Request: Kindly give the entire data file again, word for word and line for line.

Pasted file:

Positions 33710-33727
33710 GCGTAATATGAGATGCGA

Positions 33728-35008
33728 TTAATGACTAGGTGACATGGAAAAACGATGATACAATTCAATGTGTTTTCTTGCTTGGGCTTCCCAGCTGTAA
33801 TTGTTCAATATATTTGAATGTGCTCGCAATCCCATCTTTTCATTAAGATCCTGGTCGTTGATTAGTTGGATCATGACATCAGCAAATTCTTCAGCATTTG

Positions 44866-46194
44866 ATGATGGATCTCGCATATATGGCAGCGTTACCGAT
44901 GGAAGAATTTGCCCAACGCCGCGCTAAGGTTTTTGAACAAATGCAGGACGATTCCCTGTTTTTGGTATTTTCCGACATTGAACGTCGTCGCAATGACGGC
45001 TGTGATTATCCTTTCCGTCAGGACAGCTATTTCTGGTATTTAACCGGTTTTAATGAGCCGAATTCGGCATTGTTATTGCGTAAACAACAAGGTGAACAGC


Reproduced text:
Positions 33710-33727
33710 GCGTAATATGAGATGCGA

Positions 33728-35008
33728 TTAATGACTAGGTGACATGGAAAAACGATGATACAATTCAATGTGTTTTCTTGCTTGGGCTTCCCAGCTGTAA
33801 TTGTTCAATATATTTGAATGTGCTCGCAATCCCATCTTTTCATTAAGATCCTGGTCGTTGATTAGTTGGATCATGACATCAGCAAATTCTTCAGCATTTG

Positions 44866-46194
44866 ATGATGGATCTCGCATATATGGCAGCGTTACCGAT
44901 GGAAGAATTTGCCCAACGCCGCGCTAAGGTTTTTGAACAAATGCAGGACGATTCCCTGTTTTTGGTATTTTCCGACATTGAACGTCGTCGCAATGACGGC
45001 TGTGATTATCCTTTCCGTCAGGACAGCTATTTCTGGTATTTAACCGGTTTTAATGAGCCGAATTCGGCATTGTTATTGCGTAAACAACAAGGTGAACAGC